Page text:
Chart 5: Concerns identified at the case conferences of children who were on the child protection register, 2016

Chart 5: Concerns identified at the case conferences of children who were on the child protection register, 2016

Since 2012, multiple concerns can be recorded at each case conference (rather than just the main category of abuse). This means that the total number of concerns is larger than the total number of registrations, and that figures on concerns identified from 2012 onwards are not comparable to previous data on category of abuse/risk. For the 2,723 children on the child protection register at 31 July 2016, there were 6,439 concerns at the case conferences at which they were registered - an average of 2.4 concerns per conference. Chart 5 shows the most common concerns identified were parental substance misuse (39% of case conferences recorded this concern), domestic abuse (39%), and emotional abuse (36%).

Child protection registrations and deregistrations

The number of registrations to the child protection register increased between 2010 and 2014, and has decreased in the past two years. The proportion returning to the register after previously being deregistered is at 17% this year, and has consistently remained between 14 and 17% in recent years. Table 2.3 shows that the length of time between these periods of registration is generally increasing, with many more having been off the register for more than two years.

Table 2.3: Number of registrations following an initial, pre-birth or transfer-in case conference by length of time since previous deregistration

Table 2.3: Number of registrations following an initial, pre-birth or transfer-in case conference by length of time since previous deregistration

Table 2.4 shows the numbers of deregistrations. There were fewer this year, which is the first decline since 2011. There were 4,283 deregistrations from the child protection register in the year to 31 July 2016, a six per cent decrease on 2015, but a 39% increase on 2007. The most common reason for deregistration in 2015-16 (in 55% of cases) was an improved home situation.

Table 2.4: Number of deregistrations from the child protection register by length of time on register and reason for deregistration, 2015-2016

Table 2.4: Number of deregistrations from the child protection register by length of time on register and reason for deregistration, 2015-2016

Chart 6: Percentage of deregistrations by length of time on the child protection register, 2007-2016

Chart 6: Percentage of deregistrations by length of time on the child protection register, 2007-2016

Similarly to registrations, the number of deregistrations from the child protection register also increased between 2010 and 2014, but decreased in the past 2 years (chart 6). The numbers of young people on the register for more than two years has increased at a similar rate to the rate of decline in those spending less than a year on the register, implying a general increase in time spent on the register.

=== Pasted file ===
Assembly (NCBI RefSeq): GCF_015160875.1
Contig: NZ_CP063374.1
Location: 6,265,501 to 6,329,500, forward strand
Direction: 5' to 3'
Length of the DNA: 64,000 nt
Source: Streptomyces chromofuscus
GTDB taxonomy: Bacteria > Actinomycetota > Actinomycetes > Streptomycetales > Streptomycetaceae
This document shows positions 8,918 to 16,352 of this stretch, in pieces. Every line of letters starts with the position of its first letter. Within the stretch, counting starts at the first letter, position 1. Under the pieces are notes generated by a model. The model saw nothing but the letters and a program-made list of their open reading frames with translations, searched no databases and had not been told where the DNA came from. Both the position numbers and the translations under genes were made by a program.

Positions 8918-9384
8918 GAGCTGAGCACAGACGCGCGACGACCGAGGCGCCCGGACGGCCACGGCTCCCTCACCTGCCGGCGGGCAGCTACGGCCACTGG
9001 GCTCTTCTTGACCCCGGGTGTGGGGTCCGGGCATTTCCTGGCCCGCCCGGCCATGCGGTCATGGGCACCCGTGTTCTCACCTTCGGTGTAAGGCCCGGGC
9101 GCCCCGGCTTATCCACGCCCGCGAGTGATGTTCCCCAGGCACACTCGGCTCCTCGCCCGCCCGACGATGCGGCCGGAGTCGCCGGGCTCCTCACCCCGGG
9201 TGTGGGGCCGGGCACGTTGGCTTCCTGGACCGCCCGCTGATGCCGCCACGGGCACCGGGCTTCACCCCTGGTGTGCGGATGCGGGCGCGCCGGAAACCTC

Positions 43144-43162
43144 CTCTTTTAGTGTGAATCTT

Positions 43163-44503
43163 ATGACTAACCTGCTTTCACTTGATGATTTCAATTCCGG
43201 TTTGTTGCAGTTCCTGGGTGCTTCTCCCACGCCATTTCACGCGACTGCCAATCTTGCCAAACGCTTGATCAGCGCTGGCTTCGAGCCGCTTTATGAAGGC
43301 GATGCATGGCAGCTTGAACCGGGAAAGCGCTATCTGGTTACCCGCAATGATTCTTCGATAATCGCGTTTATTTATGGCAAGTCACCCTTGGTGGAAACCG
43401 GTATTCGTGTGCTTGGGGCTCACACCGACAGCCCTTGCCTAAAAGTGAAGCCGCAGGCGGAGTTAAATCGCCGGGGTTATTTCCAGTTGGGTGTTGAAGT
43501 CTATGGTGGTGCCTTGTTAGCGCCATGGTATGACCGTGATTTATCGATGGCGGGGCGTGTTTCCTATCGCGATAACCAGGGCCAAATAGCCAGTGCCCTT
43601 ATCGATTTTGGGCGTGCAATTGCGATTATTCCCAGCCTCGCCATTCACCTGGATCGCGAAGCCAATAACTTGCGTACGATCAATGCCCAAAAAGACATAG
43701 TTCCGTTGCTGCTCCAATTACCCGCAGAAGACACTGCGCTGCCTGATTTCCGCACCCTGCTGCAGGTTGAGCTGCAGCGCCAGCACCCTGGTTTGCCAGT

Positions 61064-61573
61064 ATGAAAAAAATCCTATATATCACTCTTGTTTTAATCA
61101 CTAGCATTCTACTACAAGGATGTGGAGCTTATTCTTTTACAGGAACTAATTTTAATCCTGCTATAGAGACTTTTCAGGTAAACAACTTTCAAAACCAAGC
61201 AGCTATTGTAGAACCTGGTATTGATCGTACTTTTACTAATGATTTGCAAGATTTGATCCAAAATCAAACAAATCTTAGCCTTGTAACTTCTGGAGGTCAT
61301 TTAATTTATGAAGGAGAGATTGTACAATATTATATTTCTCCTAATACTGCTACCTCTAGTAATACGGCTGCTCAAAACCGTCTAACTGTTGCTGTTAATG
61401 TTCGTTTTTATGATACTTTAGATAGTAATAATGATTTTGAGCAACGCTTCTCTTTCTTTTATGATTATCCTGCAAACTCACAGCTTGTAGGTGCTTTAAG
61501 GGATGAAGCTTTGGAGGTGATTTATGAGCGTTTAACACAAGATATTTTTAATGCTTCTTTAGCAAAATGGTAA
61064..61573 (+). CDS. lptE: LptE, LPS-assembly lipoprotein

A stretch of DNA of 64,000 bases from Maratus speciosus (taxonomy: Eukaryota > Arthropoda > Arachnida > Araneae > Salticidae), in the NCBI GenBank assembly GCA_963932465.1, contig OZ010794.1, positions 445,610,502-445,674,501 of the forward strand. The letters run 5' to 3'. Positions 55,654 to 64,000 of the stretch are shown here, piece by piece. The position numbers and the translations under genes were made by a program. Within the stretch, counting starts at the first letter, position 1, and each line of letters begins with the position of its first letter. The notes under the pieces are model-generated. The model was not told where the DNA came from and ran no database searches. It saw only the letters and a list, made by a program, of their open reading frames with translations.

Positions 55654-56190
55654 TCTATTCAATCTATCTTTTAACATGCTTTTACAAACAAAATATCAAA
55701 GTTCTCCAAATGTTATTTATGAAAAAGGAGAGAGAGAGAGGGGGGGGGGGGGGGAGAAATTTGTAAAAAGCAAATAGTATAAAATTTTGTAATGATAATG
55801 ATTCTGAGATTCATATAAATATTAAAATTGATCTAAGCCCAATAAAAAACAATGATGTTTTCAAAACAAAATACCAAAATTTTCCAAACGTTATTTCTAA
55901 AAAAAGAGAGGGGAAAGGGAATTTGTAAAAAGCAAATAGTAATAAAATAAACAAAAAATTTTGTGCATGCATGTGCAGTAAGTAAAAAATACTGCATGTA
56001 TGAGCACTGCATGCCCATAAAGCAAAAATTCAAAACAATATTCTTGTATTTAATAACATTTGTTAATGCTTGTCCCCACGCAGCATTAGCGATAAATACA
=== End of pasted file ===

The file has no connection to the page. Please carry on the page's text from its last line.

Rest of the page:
Child Protection Register Geographical Comparisons

Within Scotland

Across Scotland, 17.5 per 1,000 under 18s are looked after or on the child protection register, but there is variation across local authorities. The rate is highest in Glasgow (with 34.8 children per 1,000 under 18s) and lowest in East Renfrewshire, (with 6.8 per children per 1,000 under 18s). In general, rates are higher in the West of Scotland and urban areas.

Cross- UK child protection comparisons

Child protection systems across the United Kingdom vary but are generally comparable. Scotland's collection year runs from 1 August to 31 July, so end‑year figures are typically reported at 31 July in this publication, while the collection year in England, Wales and Northern Ireland runs from 1 April to 31 March (so end-year figures are at 31 March). However, in this chart we report the Scotland figures at the 31st March to allow comparison with the other countries.

Chart 7: Cross-UK comparison of rate of children on the child protection register per 10,000 under 18s, 2004-2016

Chart 7: Cross-UK comparison of rate of children on the child protection register per 10,000 under 18s, 2004-2016

While Scotland has seen an increasing trend in the proportion of children on the child protection register over the last decade, it is not as high as the increases in the rest of the UK. Northern Ireland has been the outlier in terms of its fluctuating trends over recent years, but the rates in the other parts of the UK are very similar, with Scotland remaining notably low.

There are links to the cross- UK data underlying chart 7 in Background Note 1.8 and more information on the comparability of child protection data across the UK here: http://www.gov.scot/Topics/Statistics/Browse/Children/socialservicestats

Additional tables on child protection are available at: http://www.gov.scot/Topics/Statistics/Browse/Children/PubChildrenSocialWork


Contact

Email: Ian Volante